Juvenile facility operated at 96% fullPublished 7:00pm Monday, February 18, 2013
ST. JOSEPH — While other such facilities ran so far below full that wings closed, “busy” Berrien County Juvenile Center operated at 96 percent capacity in 2012.
Director Rich Dama told the Berrien County Board of Commissioners Administration Committee Thursday morning that of 100 admission requests received from law enforcement in 2012, 55 were approved and 45 were denied within an average 25-minute turnaround time.
A DSF, or detention screening form, scores juveniles by weighing prior offenses, gang activity and mitigating factors such as school enrollment and parental supervision.
Mashing factors together yields a score.
The highest DSF was 22, the lowest -3. Males rated an average 9.7, females 8.3. The average age of admission was 15.
“Zero to six, we don’t admit them to the facility,” Dama said. “Seven to 11, we will accept them, but prefer other avenues. Twelve and above are definite keepers.”
“Juveniles should be detained because they pose an immediate risk of re-offending in the community, they’re a danger to themselves or others or pose a significant risk not to appear in court. Those are the criteria we use,” Dama said.
Admissions came 35.7 percent from law enforcement, 26.4 percent from court orders and 37.9 percent from “J-5’s,” or juvenile arrest warrants.
The facility in Berrien Center has 16 secure detention beds and eight non-secure detention beds.
Of 227 total detention admissions last year, two thirds were males. Half were African American males, 21 percent African American females, 18 percent white males and 11 percent white females for an overall population 71 percent black and 29 percent white.
“One thing we don’t have a lot of in this community is shelter care,” said Dama, who has been with the center for eight years. “Youngsters who score on the low end of the threat spectrum of the DSF, there simply isn’t anywhere else for law enforcement to take them.”
Daily populations ranged from 6 to 17. When capacity is approached, Berrien turns to other detention facilities in the region, such as Kalamazoo or Calhoun County.
Having to go outside BCJC costs at least $150 a day per youth, plus transportation.
With 5,581 total care days divided by 173 youths released, the average length of stay was 32.26 days.
BCJC also has an eight-bed alternative detention program (ADP), which opened 211 days in 2012.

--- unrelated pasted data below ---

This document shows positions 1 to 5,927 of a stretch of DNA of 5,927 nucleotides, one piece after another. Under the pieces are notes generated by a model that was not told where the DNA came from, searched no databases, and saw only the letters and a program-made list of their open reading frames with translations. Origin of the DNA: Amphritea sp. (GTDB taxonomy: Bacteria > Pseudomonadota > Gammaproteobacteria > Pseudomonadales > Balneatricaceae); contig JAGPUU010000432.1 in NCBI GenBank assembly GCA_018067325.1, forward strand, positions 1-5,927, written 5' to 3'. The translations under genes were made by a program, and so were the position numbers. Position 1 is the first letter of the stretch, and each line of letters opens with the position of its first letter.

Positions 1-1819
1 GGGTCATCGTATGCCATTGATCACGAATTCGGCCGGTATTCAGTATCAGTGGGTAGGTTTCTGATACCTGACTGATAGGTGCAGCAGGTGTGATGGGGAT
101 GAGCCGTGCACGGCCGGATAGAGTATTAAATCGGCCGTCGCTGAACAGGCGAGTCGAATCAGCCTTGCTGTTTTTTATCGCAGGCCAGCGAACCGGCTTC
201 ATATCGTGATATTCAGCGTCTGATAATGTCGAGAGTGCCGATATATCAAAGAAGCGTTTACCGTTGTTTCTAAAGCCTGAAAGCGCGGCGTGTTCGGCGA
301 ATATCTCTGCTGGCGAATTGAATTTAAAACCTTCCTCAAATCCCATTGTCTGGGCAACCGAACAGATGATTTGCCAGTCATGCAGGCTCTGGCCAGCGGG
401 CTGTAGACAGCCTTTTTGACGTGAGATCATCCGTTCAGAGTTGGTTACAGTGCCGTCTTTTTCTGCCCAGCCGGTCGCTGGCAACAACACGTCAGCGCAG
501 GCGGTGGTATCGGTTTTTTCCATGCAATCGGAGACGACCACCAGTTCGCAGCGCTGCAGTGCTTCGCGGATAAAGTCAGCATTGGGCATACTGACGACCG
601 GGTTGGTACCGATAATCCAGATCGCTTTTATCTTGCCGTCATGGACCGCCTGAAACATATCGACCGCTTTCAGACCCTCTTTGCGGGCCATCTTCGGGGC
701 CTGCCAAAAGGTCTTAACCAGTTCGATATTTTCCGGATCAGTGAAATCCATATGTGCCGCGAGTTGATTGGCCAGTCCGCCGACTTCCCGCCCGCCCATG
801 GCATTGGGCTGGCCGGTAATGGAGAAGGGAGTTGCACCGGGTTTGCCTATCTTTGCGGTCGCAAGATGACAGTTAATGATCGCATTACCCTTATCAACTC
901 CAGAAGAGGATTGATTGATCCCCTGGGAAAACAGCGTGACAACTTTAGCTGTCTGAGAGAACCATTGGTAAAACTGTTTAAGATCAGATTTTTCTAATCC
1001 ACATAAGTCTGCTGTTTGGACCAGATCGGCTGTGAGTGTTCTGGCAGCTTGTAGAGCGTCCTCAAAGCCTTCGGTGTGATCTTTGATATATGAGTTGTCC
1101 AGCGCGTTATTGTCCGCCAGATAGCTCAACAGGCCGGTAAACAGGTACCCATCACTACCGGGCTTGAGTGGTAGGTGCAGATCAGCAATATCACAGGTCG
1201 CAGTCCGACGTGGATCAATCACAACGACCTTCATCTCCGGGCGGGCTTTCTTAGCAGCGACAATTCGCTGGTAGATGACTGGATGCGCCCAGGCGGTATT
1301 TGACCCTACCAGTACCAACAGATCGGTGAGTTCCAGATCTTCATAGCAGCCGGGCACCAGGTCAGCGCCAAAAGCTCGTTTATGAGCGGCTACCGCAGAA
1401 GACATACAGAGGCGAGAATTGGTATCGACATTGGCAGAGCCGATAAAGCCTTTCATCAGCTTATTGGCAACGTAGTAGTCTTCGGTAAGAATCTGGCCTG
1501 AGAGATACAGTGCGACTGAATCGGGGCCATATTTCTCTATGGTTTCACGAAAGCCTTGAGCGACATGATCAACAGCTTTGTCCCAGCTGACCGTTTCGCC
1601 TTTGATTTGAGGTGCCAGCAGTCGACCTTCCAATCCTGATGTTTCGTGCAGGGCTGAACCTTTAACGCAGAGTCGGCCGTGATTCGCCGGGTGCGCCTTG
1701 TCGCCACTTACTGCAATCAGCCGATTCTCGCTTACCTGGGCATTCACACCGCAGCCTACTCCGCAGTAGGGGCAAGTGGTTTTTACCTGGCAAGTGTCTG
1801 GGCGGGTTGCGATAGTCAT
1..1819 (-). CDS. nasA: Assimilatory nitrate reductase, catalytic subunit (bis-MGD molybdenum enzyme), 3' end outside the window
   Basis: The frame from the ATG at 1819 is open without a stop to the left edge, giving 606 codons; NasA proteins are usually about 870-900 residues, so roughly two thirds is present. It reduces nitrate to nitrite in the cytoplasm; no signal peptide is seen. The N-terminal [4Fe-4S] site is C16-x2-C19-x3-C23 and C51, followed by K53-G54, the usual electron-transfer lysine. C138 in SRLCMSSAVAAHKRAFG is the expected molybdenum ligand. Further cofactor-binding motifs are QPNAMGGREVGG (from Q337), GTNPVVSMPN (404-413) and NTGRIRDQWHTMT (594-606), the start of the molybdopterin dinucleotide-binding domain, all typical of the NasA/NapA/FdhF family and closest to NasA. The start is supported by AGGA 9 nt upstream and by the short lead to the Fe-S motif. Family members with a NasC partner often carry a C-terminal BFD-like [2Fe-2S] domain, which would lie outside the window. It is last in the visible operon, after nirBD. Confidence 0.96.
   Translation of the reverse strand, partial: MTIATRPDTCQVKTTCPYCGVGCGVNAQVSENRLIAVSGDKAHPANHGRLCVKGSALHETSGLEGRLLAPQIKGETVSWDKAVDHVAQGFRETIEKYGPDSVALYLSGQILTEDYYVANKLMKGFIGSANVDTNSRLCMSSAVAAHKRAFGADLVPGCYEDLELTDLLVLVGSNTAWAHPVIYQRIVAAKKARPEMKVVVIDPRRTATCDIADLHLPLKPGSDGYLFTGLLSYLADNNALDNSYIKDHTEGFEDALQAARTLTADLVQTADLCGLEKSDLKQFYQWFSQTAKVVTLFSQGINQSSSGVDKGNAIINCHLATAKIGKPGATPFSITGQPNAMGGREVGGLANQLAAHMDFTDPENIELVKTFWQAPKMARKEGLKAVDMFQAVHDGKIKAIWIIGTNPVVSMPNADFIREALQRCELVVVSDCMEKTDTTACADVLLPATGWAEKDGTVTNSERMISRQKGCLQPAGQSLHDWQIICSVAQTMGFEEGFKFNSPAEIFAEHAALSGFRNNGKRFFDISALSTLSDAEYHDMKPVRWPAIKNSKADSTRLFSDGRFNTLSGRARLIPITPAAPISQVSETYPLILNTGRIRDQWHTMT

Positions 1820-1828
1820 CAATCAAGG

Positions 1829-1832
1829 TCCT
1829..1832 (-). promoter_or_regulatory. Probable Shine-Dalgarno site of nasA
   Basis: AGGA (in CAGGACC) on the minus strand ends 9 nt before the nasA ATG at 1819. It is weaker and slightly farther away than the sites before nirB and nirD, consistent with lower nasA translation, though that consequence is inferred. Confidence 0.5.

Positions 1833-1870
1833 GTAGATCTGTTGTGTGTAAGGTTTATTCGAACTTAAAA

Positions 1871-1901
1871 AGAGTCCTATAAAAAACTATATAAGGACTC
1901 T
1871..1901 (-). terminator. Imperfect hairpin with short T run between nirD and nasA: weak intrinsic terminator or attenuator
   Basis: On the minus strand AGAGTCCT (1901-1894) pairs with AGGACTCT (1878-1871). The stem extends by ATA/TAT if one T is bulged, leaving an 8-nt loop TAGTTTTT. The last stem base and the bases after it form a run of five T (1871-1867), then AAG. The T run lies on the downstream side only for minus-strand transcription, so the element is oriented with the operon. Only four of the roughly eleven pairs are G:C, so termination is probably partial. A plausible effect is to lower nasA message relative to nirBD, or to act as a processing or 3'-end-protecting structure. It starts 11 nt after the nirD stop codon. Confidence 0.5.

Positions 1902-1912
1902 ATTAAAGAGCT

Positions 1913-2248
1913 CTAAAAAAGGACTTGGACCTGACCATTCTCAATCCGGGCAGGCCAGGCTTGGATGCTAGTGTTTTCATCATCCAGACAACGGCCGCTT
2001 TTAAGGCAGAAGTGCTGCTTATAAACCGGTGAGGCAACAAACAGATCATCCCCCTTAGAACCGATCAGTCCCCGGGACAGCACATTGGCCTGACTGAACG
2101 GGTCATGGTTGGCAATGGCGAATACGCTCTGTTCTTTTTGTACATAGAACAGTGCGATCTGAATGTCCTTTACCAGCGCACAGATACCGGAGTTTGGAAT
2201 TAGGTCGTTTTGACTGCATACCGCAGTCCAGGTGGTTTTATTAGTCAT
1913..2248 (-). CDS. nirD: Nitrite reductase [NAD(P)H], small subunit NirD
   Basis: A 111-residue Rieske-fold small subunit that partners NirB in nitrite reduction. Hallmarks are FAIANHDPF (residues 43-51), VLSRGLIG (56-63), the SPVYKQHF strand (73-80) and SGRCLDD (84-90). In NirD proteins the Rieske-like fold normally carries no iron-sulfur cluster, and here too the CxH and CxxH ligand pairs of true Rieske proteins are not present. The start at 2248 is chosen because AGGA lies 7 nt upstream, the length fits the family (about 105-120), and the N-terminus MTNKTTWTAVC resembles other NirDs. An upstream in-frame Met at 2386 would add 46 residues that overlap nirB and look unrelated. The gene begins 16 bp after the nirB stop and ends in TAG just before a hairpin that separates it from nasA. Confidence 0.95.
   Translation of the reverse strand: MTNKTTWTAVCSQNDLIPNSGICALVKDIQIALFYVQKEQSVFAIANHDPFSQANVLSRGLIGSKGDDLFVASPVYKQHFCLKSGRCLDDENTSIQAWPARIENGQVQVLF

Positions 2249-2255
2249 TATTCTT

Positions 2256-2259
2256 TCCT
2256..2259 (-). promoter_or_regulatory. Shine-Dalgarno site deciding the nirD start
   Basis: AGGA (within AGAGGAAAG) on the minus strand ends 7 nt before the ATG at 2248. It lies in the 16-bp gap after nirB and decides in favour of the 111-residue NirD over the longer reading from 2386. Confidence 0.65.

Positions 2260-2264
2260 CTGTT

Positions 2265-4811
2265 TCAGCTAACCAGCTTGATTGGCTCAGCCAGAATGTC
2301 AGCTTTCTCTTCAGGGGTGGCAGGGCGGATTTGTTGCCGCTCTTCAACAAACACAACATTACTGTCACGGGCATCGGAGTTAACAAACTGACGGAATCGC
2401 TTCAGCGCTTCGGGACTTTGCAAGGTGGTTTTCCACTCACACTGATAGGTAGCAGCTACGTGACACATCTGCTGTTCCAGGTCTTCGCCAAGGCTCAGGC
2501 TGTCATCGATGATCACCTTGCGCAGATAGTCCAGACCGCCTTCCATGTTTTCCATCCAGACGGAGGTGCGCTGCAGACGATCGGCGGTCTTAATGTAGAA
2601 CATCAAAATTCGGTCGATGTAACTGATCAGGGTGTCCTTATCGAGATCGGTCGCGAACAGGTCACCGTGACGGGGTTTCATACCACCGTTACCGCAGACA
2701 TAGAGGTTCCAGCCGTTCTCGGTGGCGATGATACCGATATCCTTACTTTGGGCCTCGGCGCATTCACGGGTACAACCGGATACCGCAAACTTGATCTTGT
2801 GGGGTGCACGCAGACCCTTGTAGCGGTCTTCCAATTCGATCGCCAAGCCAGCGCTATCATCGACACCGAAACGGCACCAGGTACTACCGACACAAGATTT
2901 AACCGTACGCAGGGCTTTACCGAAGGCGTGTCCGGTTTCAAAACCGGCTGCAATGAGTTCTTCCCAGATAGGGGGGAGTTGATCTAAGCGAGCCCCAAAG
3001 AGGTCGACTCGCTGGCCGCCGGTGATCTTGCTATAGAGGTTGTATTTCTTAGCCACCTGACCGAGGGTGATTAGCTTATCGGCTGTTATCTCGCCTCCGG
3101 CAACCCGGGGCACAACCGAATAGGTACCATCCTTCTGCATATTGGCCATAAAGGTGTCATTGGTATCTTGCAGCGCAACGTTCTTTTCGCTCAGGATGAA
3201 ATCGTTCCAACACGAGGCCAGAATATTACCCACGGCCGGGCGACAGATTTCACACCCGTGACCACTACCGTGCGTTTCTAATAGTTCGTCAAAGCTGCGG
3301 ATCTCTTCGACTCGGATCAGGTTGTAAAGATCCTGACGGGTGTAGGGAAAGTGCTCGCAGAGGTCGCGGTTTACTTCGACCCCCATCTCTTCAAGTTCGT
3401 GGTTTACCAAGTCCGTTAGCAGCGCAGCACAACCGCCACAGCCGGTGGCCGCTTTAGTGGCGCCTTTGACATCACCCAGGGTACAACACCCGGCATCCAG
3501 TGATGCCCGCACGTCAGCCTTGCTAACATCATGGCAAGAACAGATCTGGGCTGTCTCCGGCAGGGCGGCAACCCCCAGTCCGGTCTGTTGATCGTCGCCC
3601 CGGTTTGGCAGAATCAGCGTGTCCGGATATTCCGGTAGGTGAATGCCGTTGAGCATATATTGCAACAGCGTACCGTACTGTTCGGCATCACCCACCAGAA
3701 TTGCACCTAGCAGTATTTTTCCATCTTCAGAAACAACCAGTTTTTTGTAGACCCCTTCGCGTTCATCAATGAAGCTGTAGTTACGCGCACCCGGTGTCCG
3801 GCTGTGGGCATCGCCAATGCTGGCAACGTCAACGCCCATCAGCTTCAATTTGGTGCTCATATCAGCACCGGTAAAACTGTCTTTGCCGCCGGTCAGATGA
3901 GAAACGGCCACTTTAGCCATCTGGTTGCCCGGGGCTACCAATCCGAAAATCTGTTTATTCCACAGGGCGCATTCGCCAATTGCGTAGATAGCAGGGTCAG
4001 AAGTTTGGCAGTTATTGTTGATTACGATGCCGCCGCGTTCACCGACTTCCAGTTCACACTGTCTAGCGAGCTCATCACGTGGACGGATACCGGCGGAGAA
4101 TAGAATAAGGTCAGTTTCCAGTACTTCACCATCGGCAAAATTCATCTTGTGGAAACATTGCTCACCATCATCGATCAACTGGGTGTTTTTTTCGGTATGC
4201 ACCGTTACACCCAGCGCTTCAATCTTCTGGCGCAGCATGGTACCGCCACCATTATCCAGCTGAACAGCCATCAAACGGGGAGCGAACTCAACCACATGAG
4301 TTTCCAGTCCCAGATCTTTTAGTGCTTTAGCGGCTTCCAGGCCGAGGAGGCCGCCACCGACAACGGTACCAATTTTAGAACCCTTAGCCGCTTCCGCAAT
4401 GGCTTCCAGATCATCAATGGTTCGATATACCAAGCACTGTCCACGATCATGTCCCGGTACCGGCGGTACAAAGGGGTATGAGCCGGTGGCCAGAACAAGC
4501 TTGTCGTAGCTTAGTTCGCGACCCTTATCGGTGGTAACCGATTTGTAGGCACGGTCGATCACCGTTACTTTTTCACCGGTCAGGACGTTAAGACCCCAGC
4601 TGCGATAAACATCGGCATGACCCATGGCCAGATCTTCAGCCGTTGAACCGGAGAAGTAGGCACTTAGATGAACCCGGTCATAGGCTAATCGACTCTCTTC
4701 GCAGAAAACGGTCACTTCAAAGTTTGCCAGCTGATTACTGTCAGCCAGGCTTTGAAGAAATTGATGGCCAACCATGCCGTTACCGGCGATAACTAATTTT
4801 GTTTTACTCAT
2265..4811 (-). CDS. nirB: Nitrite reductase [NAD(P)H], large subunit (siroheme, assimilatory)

“It’s staff secure, not physically secure,” Dama said. “It had an almost 58-percent occupancy rate.”
ADP served 80 youth — 54 males and 26 females, 69 African Americans and 11 whites.
The residential treatment family services program admitted 28 youth. Eighteen were successfully released into the school furlough phase. Fourteen, or 78 percent, advanced to community re-entry. Ten were not successfully released, with five away without leave and five whose assaults on staff or parents constituted physical aggression that demanded a high degree of security.
Average length of stay for residential treatment was 247 days — eight months. The goal is six.
Of five youth placed on home detention, three successfully fulfilled it and two failed.
There were 112 assigned to tether — a “high number” — with 68 (61 percent) successful and 37 (33 percent) unsuccessful. Seven remained active in 2013.
In January, BCJC saw 14 law enforcement referrals, with six accepted, six denied and two approved, but not delivered. Two came by court order, seven by J-5’s.
The current detention center population, 12, consisted of nine males and three females.
Dama oversees a staff of about 40. Two positions are vacant, though assistant supervisor should be filled by the end of this week after interviewing applicants last week.
The other opening is for a youth specialist.
BCJC at full strength has a clinical treatment services manager, an assistant director, an executive secretary, three supervisors, three assistant supervisors, a food services coordinator, two cooks, two reintegration and family services coordinators, a therapist, three case managers and 22 youth specialists.
New case manager James Panozzo started Feb. 18.
2012 — 227
2011 — 234
2010 — 249
2009 — 220
2008 — 232
2007 — 222
2006 — 249
2005 — 246
2004 — 218
2003 — 258
2002 — 270